- one side of an opening, as a reveal.
- either of two similar faces of a projection, as a buttress or dormer.
- a piece of wood removed from the end of a timber in making a tenon.
- a piece of wood on either side of a mortise.
- cheddar pink,
- cheek by jowl,
- cheek muscle,
- cheek pouch,
- cheek strap,
- cheek tooth
Origin of cheek
Examples from the Web for cheeks
Now in his early thirties, his cheeks are sunken from smoking too much hash.Obama’s Deadly Informants: The Drone Spotters of Pakistan|Umar Farooq, Syed Fakhar Kakakhel|November 12, 2014|DAILY BEAST
I could feel the fat of my cheeks trying to escape as she held me still to mark me with red lipstick.My ‘Kink’ Nightmare: James Franco’s BDSM Porn Documentary ‘Kink’ Only Tells Part of the Story|Aurora Snow|August 30, 2014|DAILY BEAST
I stared at her photo until I began to feel tears rolls down my cheeks.The Names You Don’t Hear: Nearly 200 Women Have Died in Iraq and Afghanistan|Kate Hoit|May 26, 2014|DAILY BEAST
When it started to become more than that and my cheeks started to sink in and stuff like that, I thought it would be best to go.Matt Bomer Tells the Personal Story Behind His Heartbreaking ‘Normal Heart’ Performance|Kevin Fallon|May 21, 2014|DAILY BEAST
Swish it, especially around the cheeks and upper palate, and pull it through your teeth.
She glided out of the window, and Peggy followed, her heart beating to suffocation, her cheeks glowing with excitement.Peggy|Laura E. Richards
On the morning, when the Americans had paraded to surrender, tears were seen coursing down the cheeks of Gen. Moultrie.A Sketch of the Life of Brig. Gen. Francis Marion|William Dobein James
Aurora caught her daughter's cheeks between her hands and laughed all over them.The Grandissimes|George Washington Cable
Her cheeks paled at the sound, and she rested silent until presently summoned to the drawing-room.From the Valley of the Missing|Grace Miller White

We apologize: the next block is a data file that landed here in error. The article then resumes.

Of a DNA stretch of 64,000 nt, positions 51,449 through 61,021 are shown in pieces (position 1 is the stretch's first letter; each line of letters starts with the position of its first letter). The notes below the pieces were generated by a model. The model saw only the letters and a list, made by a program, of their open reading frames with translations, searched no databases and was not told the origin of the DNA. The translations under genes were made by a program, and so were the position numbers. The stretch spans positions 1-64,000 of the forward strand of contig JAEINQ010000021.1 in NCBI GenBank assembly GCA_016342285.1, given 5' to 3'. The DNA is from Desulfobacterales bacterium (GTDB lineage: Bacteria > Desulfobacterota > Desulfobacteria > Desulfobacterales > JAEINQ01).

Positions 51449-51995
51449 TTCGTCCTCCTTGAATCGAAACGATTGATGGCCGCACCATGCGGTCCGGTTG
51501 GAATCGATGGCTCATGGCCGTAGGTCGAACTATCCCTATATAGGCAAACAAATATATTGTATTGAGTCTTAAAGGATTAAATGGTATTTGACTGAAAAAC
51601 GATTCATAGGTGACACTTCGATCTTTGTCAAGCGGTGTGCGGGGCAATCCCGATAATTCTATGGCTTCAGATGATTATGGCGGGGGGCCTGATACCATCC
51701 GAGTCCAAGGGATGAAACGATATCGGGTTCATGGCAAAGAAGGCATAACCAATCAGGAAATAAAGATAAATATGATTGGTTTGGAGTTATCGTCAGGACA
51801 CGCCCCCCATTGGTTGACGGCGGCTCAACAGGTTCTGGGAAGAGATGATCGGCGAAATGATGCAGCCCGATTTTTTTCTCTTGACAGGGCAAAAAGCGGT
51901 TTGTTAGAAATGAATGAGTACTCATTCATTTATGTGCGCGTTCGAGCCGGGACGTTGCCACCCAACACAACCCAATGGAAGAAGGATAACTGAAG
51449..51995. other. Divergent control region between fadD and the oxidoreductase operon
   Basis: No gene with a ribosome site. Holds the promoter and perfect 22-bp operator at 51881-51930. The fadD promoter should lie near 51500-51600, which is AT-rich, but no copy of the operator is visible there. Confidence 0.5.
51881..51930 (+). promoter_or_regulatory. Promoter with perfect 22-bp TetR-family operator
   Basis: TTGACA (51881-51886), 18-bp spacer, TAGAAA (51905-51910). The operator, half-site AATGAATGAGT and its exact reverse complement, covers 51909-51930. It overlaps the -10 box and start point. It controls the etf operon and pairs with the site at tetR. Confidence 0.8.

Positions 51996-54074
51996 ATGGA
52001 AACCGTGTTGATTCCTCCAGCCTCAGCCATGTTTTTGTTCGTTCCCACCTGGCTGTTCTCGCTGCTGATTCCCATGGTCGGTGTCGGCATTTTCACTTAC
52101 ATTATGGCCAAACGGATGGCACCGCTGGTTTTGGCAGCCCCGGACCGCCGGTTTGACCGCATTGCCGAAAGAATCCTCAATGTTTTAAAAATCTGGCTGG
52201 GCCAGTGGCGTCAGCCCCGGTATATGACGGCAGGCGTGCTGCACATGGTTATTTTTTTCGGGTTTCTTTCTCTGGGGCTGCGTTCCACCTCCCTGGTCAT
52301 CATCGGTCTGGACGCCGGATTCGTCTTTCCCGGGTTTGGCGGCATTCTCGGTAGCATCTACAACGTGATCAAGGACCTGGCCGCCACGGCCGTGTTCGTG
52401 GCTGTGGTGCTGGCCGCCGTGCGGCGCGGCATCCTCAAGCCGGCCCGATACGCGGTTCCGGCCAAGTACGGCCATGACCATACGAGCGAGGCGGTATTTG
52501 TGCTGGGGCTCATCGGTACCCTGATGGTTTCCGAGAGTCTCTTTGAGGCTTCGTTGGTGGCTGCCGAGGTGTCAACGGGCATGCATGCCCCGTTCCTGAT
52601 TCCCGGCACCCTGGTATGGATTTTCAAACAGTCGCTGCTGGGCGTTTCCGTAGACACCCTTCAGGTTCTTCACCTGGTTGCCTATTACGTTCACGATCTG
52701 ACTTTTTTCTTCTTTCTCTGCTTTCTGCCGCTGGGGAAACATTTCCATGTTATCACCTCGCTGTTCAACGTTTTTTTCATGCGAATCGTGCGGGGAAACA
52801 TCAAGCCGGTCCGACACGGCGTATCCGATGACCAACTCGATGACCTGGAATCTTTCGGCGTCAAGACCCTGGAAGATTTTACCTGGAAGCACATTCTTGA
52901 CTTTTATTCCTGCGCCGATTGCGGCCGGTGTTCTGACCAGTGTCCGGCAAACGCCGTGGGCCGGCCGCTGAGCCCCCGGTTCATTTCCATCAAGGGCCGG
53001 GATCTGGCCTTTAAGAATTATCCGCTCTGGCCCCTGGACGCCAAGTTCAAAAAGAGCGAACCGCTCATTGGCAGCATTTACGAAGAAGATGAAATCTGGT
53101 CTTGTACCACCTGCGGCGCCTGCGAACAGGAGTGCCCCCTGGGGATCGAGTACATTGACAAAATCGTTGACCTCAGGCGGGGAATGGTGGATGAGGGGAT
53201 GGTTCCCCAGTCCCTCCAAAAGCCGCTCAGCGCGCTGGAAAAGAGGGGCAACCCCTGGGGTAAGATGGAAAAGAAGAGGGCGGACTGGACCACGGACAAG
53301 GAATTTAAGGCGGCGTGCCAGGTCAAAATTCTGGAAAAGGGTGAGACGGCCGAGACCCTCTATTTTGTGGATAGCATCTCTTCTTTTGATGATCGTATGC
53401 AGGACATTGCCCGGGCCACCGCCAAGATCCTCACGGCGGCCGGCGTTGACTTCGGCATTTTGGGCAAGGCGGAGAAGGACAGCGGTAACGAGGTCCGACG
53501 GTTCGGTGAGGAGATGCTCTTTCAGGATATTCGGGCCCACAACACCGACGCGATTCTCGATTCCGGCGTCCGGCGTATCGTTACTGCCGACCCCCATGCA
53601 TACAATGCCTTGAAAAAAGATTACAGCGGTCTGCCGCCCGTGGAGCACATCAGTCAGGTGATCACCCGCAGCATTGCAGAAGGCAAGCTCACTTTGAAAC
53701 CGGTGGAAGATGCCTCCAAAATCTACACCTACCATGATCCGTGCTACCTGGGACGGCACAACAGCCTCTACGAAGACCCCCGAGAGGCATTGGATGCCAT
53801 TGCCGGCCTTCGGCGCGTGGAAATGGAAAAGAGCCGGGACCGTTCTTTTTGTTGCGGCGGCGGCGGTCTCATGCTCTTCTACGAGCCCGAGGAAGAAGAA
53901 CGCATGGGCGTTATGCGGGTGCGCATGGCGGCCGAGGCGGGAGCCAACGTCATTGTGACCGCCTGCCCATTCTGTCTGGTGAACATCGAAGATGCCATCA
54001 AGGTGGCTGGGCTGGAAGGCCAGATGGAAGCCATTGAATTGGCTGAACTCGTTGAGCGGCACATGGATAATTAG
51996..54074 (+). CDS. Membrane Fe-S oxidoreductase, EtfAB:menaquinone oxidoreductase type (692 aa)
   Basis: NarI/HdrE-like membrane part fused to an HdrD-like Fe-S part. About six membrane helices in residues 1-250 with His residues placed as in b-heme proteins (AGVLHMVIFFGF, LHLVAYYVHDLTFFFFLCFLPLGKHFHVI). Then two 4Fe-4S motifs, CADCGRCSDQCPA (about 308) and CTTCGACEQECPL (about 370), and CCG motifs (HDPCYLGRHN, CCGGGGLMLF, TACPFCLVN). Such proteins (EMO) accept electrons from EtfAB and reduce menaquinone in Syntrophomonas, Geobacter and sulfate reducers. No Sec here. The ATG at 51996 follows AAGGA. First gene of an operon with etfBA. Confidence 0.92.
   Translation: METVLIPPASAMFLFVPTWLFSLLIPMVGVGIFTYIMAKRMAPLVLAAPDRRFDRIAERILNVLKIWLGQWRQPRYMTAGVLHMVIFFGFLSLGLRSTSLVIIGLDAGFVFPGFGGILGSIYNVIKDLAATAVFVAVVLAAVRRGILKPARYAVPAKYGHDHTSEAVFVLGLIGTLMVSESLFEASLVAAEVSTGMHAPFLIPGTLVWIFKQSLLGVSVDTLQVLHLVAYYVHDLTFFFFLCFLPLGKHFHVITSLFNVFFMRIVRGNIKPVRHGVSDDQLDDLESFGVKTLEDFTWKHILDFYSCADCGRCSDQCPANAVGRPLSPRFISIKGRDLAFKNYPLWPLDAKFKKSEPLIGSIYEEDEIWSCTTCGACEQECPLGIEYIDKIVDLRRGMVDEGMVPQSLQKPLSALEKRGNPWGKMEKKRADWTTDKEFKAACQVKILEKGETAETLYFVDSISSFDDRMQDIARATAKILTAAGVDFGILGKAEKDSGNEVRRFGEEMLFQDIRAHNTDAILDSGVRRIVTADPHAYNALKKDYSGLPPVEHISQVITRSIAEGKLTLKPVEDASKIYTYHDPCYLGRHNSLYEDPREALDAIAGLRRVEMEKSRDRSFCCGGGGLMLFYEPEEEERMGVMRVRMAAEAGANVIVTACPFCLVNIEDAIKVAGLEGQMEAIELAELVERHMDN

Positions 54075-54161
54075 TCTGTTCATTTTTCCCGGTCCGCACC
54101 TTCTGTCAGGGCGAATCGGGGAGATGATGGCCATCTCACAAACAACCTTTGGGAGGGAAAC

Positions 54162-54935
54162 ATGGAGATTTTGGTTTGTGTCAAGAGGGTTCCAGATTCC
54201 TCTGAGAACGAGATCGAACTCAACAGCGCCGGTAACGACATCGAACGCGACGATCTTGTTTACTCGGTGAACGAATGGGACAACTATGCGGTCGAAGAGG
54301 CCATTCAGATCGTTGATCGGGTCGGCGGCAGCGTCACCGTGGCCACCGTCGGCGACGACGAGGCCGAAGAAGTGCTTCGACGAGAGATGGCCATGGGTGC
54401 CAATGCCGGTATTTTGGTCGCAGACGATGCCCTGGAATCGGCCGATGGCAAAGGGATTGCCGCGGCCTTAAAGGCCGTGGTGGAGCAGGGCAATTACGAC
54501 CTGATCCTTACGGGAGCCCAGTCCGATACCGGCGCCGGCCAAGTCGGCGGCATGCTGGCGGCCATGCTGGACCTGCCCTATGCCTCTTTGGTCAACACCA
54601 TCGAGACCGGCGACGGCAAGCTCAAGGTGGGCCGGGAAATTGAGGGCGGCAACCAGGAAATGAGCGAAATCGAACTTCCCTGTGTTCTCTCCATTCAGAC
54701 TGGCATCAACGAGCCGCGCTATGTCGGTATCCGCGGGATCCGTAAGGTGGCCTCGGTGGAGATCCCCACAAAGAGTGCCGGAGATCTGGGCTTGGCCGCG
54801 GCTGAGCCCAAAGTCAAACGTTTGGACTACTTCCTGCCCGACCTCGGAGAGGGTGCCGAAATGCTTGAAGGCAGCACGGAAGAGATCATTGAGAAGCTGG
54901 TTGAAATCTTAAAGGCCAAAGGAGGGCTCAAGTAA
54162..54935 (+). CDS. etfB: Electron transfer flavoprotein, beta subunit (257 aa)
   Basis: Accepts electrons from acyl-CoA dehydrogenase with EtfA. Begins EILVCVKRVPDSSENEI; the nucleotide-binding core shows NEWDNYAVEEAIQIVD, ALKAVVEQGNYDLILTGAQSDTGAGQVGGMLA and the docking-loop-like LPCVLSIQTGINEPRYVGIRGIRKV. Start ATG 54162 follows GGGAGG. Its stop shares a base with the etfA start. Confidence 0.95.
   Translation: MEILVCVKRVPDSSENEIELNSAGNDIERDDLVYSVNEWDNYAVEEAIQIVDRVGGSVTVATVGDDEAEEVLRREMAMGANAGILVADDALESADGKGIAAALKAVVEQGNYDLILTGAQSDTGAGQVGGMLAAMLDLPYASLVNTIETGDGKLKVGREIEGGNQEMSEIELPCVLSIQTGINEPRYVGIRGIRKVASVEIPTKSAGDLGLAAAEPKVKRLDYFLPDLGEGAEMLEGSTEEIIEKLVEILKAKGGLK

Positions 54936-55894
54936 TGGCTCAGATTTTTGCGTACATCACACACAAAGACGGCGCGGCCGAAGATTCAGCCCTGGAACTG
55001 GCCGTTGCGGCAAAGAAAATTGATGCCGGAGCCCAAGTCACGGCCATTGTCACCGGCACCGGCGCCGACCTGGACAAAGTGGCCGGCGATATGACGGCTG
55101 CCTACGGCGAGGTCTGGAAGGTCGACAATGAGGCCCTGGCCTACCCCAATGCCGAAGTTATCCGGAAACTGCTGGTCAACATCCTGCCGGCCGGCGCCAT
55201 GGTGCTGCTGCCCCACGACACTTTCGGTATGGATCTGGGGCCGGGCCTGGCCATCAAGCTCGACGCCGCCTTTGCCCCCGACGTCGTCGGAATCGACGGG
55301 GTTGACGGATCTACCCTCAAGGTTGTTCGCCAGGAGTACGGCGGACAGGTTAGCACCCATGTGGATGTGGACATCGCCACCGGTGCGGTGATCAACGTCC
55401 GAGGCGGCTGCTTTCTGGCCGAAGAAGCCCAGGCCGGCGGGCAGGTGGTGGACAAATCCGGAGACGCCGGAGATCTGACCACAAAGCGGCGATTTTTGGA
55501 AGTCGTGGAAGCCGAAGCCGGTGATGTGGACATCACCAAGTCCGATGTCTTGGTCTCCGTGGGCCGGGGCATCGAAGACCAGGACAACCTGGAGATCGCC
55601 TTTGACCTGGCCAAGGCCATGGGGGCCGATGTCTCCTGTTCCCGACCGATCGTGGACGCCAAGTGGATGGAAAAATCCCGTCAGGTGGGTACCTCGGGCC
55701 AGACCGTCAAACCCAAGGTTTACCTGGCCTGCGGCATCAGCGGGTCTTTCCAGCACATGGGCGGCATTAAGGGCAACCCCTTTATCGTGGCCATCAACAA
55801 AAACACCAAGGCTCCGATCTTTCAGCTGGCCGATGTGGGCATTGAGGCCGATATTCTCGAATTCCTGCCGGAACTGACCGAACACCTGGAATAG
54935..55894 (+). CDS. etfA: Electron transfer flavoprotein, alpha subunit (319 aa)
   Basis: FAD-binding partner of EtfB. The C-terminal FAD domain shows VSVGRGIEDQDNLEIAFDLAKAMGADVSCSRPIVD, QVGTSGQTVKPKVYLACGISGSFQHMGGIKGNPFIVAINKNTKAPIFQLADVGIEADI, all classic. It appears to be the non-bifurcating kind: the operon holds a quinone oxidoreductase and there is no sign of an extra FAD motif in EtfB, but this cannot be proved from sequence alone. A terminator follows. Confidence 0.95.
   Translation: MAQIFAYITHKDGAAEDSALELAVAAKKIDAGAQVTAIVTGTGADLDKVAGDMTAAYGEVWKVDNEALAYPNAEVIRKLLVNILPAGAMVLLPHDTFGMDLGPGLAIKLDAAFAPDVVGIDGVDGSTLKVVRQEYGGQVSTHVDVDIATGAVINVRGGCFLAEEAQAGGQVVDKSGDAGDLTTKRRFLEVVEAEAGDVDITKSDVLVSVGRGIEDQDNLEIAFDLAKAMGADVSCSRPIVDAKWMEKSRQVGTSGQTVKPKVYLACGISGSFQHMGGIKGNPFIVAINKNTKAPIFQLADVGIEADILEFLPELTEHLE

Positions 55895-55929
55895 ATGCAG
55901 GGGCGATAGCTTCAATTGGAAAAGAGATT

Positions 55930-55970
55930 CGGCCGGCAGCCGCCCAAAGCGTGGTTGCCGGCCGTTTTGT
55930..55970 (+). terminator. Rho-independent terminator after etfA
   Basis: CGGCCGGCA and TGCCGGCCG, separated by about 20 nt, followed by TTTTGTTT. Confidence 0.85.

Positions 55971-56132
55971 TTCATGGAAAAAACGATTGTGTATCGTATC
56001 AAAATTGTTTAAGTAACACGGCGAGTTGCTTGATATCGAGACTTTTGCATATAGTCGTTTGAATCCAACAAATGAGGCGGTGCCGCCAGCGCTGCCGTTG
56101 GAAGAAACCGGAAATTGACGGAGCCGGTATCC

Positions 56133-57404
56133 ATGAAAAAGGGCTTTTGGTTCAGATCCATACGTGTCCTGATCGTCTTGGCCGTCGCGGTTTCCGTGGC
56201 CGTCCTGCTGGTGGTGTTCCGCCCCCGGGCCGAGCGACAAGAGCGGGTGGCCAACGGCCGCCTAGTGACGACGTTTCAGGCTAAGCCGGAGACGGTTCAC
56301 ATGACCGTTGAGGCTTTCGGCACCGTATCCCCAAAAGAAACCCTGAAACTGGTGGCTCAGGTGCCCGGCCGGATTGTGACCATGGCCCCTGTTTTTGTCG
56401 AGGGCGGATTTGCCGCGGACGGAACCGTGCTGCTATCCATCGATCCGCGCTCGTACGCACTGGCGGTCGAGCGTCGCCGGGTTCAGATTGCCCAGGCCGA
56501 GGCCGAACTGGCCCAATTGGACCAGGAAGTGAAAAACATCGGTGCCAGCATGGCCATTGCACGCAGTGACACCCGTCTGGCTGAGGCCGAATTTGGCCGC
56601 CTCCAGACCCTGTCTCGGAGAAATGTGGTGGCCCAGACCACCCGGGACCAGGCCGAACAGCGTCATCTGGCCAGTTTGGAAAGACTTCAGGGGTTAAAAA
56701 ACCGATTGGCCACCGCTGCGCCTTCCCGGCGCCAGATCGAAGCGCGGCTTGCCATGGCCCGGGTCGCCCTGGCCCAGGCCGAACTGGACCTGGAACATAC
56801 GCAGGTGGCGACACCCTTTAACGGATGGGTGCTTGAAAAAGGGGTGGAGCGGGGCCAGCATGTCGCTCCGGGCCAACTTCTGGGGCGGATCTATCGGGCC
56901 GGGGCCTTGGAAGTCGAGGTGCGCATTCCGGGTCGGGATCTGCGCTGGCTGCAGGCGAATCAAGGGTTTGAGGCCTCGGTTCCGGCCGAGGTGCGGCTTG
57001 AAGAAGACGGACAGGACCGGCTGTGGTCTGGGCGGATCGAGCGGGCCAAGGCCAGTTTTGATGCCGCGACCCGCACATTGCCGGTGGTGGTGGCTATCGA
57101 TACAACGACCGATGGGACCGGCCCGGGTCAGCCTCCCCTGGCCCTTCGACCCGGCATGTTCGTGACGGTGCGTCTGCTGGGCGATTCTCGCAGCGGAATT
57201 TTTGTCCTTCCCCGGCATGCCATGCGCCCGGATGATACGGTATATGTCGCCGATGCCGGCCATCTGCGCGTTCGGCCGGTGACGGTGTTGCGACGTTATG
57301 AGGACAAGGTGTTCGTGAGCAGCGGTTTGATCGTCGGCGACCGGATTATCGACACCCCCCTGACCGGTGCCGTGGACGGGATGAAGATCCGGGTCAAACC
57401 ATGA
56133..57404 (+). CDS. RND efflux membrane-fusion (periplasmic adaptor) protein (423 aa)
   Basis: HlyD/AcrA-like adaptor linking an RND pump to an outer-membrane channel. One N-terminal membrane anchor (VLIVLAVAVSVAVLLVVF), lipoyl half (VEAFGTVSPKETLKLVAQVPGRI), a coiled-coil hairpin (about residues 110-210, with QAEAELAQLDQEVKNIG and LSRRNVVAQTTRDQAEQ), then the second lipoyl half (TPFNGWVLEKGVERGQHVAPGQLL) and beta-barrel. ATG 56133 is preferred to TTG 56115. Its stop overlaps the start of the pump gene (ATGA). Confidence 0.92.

When she turned round at last, she saw him sitting on the sofa, his cheeks wet with tears.Married|August Strindberg
- either side of the face, esp that part below the eye
- either side of the oral cavity; side of the mouthRelated adjectives: buccal, genal, malar
Word Origin for cheek
"the buttocks," c.1600; see cheek.
Old English ceace, cece "jaw, jawbone," in late Old English also "the fleshy wall of the mouth." Perhaps from the root of Old English ceowan "chew" (see chew (v.)), or from Proto-Germanic *kaukon (cf. Middle Low German kake "jaw, jawbone," Middle Dutch kake "jaw," Dutch kaak), not found outside West Germanic.
Words for "cheek," "jaw," and "chin" tend to run together in IE languages (e.g. PIE *genw-, source of Greek genus "jaw, cheek," geneion "chin," and English chin); Aristotle considered the chin as the front of the "jaws" and the cheeks as the back of them. The other Old English word for "cheek" was ceafl (see jowl).
A thousand men he [Samson] slow eek with his hond,
And had no wepen but an asses cheek.
[Chaucer, "Monk's Tale"]
In reference to the buttocks from c.1600. Sense of "insolence" is from 1840, perhaps from a notion akin to that which led to jaw "insolent speech," mouth off, etc. To turn the other cheek is an allusion to Matt. v:39 and Luke vi:29.
In addition to the idiom beginning with cheek
- cheek by jowl
- tongue in cheek
- turn the other cheek